Family Fraud Alert: Lottery Checks

By: Jeff Anderson Email
By: Jeff Anderson Email

February 2, 2007

You may be getting some mail announcing something that's really too good to be true: lottery checks for lots and lots of money.

The trouble is, almost all of them are fake.

12 On Your Side reporter Jeff Anderson has a Family Fraud Alert on this unlucky lottery.

It almost seems like a dream come true. You open your mailbox, and inside is a check that says you've won an unbelievable amount of money.

But if you deposit that check, you may cash in on a lot more problems than you can afford to deal with.

Sara Carr has always had control of her kitchen...but about a week ago, she lost control of what she calls her good sense.

"I feel so low and embarrassed," she said.

Sara recently got a letter in the mail saying she won hundreds of thousands of dollars from a lottery, and she called the number on the letter to get her money.

"They said, 'You got to pay tax since it's coming from out of the country'," she told 12 On Your Side.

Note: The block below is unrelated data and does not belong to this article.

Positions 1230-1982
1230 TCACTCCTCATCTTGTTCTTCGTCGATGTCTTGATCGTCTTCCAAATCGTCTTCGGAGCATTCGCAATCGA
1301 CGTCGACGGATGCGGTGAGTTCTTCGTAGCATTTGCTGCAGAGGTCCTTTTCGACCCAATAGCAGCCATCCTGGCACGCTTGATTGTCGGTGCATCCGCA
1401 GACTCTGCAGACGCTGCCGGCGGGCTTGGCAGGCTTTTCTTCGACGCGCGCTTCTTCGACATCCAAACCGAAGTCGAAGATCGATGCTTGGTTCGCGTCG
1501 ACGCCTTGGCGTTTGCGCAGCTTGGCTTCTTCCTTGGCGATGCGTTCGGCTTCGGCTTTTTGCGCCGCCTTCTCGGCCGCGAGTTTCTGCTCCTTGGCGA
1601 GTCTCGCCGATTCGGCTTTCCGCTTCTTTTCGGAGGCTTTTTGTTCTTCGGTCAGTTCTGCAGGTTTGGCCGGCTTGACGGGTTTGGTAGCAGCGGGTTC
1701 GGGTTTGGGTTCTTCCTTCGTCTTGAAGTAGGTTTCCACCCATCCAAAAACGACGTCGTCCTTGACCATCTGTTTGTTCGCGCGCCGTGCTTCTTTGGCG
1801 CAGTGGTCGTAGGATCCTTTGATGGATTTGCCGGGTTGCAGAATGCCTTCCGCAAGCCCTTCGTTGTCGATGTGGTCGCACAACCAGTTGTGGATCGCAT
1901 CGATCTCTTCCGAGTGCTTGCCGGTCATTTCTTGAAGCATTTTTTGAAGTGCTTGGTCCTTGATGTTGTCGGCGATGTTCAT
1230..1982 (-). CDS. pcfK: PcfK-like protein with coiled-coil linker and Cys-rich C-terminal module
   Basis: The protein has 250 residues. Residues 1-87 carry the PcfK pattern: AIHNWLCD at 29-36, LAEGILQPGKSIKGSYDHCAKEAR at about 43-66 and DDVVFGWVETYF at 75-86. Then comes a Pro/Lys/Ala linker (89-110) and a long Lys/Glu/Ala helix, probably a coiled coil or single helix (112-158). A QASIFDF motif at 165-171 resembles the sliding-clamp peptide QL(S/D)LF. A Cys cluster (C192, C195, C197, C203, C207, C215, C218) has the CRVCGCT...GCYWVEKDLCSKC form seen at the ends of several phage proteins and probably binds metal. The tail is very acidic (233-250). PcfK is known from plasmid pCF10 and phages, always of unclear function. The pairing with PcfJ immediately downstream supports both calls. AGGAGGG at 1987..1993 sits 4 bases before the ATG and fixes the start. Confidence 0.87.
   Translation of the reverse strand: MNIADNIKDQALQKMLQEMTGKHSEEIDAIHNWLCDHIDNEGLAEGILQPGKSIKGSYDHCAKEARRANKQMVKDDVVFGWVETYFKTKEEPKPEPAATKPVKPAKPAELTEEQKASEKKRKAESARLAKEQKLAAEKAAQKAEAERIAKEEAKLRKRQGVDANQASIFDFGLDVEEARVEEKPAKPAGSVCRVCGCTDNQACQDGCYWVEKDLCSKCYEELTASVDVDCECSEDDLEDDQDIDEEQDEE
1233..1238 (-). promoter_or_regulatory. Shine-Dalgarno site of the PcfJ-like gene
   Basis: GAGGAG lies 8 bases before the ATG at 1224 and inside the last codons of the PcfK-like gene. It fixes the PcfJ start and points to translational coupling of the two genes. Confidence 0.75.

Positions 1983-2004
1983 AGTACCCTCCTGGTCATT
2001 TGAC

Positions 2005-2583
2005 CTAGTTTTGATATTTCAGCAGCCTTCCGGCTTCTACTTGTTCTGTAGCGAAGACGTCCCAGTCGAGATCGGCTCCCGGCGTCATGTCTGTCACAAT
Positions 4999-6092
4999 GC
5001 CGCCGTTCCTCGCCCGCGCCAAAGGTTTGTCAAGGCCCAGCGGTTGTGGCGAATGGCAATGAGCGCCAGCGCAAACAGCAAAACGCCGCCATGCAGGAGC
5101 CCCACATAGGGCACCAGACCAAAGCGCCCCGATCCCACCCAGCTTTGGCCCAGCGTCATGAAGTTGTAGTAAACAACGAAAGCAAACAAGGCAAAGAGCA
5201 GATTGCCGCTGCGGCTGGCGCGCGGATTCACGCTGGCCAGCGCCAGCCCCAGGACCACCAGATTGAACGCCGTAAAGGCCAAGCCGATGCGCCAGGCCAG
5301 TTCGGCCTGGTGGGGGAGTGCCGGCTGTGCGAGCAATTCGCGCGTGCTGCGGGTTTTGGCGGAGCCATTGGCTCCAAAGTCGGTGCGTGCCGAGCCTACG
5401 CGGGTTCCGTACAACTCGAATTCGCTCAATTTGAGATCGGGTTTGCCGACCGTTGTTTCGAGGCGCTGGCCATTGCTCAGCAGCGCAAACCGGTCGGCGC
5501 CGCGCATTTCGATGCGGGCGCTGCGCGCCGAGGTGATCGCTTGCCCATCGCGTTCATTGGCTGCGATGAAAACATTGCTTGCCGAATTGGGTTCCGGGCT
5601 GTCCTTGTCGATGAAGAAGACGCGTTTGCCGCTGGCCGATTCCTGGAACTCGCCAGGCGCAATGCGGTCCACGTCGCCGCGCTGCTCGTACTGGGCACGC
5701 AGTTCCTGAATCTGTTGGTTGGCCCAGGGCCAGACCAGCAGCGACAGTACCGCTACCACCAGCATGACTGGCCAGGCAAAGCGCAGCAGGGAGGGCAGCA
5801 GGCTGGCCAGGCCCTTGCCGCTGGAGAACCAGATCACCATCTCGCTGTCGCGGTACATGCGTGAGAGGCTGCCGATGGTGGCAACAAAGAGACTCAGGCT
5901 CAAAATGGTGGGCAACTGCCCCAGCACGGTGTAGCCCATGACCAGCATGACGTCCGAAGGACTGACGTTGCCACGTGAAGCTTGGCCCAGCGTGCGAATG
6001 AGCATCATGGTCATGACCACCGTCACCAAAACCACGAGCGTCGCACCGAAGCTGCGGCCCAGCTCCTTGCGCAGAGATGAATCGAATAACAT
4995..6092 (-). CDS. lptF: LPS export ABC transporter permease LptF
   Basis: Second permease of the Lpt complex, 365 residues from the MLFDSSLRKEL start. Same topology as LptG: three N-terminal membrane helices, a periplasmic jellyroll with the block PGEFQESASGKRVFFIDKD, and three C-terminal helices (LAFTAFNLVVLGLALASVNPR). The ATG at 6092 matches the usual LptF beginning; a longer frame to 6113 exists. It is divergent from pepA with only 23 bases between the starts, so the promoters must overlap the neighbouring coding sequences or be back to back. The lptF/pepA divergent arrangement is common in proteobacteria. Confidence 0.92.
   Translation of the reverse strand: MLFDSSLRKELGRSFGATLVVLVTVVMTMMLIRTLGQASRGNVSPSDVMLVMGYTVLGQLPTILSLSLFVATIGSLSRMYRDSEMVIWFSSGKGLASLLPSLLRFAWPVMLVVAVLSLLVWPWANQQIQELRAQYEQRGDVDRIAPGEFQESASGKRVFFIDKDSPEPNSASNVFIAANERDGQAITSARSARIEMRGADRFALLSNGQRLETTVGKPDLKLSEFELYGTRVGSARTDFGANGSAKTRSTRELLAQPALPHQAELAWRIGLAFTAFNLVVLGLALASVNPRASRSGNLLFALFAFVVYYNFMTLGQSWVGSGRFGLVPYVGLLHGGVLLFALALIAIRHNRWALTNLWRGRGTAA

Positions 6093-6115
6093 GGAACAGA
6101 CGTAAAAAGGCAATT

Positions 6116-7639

So she deposited the $4000 check that came with the letter. Then she sent $2975 for the so-called tax.

But it didn't stop there...she was told to send almost $1700 more just a little later.

It turns out that check she deposited was bogus and the lottery winnings never existed.

"The bank called me and told me I was overdraft by $4000."

That's $4000 this retired widow doesn't have.

And Sara's not the only one. Julia Johnson got a similar letter a few weeks ago.

"I was like, 'Wow, it's my lucky day'," she said.

Julia too had won the fake lottery. Also inside her envelope was a check, but she was skeptical, so she took it to the Better Business Bureau.

"He just looked at it and said, 'Don't cash it.'"

The Better Business Bureau says some hints on the check should raise a red flag. There was a "CA" next to the "US. That indicates a supposed Canadian lottery...which you aren't supposed to participate in anyway. In fact, if you do, says the BBB, you could be prosecuted.

Unfortunately, that's something Sara Carr didn't know before now. If she did, she might not be out nearly $5000. It's a lesson she's learned the hard way.

"I thought it was a gift," she said. "It was a gift...for them, not me."

12 On Your Side called the businesses that the checks were supposed to be coming from. It turns out the checks were stolen and then forged.

Here are some quick words to the wise: if you haven't played the lottery or entered a sweepstakes and you get a lottery check in the mail, chances are it's a fake.

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